The Walden Effect: Farming, simple living, permaculture, and invention.

Dwarf Cavendish banana cultivation

Dwarf Cavendish BananasWe've had such good luck with our Dwarf Meyer Lemon that we decided to try out a few other dwarf tropical fruits.  These are all house plants that live outside in pots during the summer and then come in to sit in a sunny window in the house through the cold months.

Mostly, we're trying out different types of dwarf citrus, but Mark talked me into taking on two Dwarf Cavendish Bananas as well.  The bananas are very pretty plants that many people would consider Repotting a Dwarf Cavendish Banana with pupworthwhile as simple ornamentals, but I'm bound and determined to raise them all the way to fruiting.  If you can pull it off, Dwarf Cavendish fruits are only a bit smaller than the bananas you buy in the store, and a single plant can produce up to 90 bananas!

We've only had our bananas for five months, but I can already tell that they are a very different beast than lemons.  While our lemon loves light and reaches toward the window, my bananas got sunburned when I let their beautiful leaves get too close to the glass during the summer.  Lemons can deal with some sub-freezing temperatures (although too cold weather will make them drop their fruits), but bananas are supposed to be sensitive to drafts and stop growing below 57 F.

Banana pupAlthough they seem to be more sensitive than lemons, bananas are quite easy to propagate since they aren't grafted.  From time to time, a plant will send out an offshoot ("pup") from its base, which can be teased away from the mother plant during repotting and will grow into a new banana.  You'll need to take advantage of these pups because your original banana will eventually produce one huge mass of fruits and then die.  The pups are your next generation, slated to produce bananas in one to two years under good conditions.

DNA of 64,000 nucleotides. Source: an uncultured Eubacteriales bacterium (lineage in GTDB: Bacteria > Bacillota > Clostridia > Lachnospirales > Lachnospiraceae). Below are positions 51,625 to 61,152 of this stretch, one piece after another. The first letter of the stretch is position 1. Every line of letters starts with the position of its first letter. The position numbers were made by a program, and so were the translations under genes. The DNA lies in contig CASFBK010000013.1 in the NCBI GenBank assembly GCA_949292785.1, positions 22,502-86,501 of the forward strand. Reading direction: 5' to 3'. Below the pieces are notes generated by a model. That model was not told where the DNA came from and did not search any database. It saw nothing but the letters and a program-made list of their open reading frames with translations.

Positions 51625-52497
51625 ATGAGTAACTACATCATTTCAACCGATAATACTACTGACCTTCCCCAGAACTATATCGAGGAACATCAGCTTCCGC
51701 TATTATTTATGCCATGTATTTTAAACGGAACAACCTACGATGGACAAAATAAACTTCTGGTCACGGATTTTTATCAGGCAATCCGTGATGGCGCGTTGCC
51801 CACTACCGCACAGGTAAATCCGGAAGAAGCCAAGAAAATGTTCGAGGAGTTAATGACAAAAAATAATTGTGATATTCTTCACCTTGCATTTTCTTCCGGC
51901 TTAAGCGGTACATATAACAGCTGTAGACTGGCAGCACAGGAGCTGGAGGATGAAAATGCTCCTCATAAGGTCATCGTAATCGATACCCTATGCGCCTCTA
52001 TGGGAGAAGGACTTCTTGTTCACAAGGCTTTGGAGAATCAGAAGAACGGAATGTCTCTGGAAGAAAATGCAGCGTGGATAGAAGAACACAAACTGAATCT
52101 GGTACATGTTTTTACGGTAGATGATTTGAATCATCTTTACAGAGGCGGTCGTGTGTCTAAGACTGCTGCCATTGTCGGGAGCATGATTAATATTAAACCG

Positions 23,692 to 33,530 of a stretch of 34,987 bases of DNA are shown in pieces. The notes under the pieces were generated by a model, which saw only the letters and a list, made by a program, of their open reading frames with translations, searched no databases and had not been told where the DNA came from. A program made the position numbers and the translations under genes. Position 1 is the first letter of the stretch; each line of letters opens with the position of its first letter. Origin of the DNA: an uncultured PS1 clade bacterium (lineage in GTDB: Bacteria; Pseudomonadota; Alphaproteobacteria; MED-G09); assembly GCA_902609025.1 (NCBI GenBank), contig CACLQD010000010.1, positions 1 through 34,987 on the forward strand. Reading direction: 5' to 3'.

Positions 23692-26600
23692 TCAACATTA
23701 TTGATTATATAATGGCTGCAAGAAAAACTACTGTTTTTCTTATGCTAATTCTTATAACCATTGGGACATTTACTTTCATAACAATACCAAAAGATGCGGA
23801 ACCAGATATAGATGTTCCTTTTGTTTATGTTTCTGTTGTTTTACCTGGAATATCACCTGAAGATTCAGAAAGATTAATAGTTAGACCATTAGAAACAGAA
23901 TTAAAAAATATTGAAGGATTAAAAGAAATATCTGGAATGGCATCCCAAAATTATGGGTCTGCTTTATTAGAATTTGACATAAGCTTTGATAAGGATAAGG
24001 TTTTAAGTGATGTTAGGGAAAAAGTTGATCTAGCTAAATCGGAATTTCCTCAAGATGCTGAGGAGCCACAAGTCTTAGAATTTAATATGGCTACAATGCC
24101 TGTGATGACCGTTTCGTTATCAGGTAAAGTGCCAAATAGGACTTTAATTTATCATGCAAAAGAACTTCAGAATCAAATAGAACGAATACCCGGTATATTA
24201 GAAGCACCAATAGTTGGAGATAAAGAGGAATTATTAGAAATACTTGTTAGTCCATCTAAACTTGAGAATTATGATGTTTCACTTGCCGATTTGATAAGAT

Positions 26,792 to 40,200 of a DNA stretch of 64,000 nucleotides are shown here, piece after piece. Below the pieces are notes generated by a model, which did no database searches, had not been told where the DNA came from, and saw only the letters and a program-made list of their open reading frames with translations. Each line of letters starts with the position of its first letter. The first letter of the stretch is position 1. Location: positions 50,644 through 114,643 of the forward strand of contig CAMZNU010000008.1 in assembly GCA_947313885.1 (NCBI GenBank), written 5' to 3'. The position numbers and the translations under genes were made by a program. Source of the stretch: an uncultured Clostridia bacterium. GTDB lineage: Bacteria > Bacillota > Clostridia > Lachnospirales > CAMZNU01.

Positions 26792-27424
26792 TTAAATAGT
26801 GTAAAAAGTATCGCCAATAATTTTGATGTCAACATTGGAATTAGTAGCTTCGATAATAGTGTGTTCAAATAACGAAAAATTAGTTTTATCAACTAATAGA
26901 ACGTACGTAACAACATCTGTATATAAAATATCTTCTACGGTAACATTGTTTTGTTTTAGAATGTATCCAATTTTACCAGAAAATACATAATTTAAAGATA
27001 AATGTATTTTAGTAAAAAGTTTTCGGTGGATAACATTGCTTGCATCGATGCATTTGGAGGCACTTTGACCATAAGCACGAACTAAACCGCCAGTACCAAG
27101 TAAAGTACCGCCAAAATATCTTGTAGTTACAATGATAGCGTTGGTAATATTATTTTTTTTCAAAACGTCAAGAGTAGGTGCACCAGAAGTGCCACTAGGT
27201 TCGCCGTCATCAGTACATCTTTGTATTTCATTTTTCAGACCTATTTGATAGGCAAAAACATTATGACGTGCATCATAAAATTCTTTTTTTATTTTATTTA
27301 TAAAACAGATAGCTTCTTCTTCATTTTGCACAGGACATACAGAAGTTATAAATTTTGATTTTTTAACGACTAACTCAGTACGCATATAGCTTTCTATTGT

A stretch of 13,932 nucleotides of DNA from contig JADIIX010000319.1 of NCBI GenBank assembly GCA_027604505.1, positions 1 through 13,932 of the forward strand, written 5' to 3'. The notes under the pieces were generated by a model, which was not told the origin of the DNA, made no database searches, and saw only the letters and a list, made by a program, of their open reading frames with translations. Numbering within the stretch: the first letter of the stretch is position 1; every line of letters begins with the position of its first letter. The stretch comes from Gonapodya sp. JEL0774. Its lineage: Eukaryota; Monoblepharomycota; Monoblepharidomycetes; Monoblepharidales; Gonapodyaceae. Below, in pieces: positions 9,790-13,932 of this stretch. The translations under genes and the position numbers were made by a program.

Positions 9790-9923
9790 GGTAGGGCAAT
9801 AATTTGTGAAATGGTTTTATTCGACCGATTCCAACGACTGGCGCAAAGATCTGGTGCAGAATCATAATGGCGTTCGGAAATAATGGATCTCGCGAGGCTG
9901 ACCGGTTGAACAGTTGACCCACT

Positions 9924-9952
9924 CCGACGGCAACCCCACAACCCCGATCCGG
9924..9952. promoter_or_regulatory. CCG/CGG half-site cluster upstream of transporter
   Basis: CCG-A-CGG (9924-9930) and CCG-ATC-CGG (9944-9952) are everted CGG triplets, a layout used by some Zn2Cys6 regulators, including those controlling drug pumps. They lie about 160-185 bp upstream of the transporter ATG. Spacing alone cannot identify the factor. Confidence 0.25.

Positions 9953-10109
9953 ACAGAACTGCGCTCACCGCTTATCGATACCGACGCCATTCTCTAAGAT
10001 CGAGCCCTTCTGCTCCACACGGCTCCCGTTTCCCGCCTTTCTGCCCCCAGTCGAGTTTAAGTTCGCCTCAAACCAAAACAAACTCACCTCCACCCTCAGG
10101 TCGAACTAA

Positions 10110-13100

While repotting our two bananas (and separating out our first pup), I discovered that bananas have a very different root form from lemons.  The latter likes to spread its roots horizontally, but our banana had instead already sent big roots down to the bottom of the pot.  I'll have to remember to buy deep pots for our bananas rather than wide.

So far we're quite pleased with our bananas, but I reserve judgement until I have a fruit in my hand.  Until then, our Dwarf Cavendish Bananas are yet another Walden Effect experiment.

Save yourself time and let us do the experimenting for you.  Our homemade chicken waterer kits help you make a poop-free chicken waterer in less than an hour.

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About us: Anna Hess and Mark Hamilton spent over a decade living self-sufficiently in the mountains of Virginia before moving north to start over from scratch in the foothills of Ohio. They've experimented with permaculture, no-till gardening, trailersteading, home-based microbusinesses and much more, writing about their adventures in both blogs and books.

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Just wondering if you ever got fruit. I got my first tree earlier this year. Pretty plant with a couple of pups starting now.. but I see no point if they never really bear fruit.
Comment by Kathy Thu Aug 9 11:57:54 2012
Kathy --- We ended up giving it away. I'd read it would take about two years to produce, but we just don't keep our living conditions at modern climate-controlled temperatures during the winter, so the leaves kept getting nipped and sending us back to square one.... I can't recommend it if you heat with wood, but for most people it might be worth a shot.
Comment by anna Thu Aug 9 16:11:08 2012

I gave my dad a 10 cm (3 ") tall banana plant in late 2004 - he planted it in ever larger pots over 5 years (final size ca. 24 L / 6 Gallon pot) and kept it in his living room (south facing room, with south and east facing windows, large mirrors on west & north facing walls). Average temperature during the heating season was pretty high: around 23°C (72°F). He ended up harvesting 2 banana hands (ca. 7 individual banana fruit - aka fingers) in early 2009. The only sucker (what you refer to as a 'pup') to emerge after the mother plant flowered just flowered over Christmas (2013). Under ideal tropical conditions (2500 mm (98") rain, evenly distributed over the year, average temps between 20-35°C (68-95°F), good soil fertility, lots of space to grow, etc.), a banana plant will produce massive bunches (upwards of 50 kg / 110 lbs) of fruit within as little as 9 months - but don't expect that under suboptimal conditions.

A side note: bananas are not trees in any way shape or form - they are herbs - no woody bits! :)

Comment by Alex Thu Jan 23 10:00:16 2014
If you want fruit, you better be giving the plant a lot of K. Something like 6-2-12 will do, or 10-5-20 even better. Monthly. A banana peel is 0-3-43, so you know it needs K.
Comment by Scott Pi Mon Sep 14 21:02:21 2015

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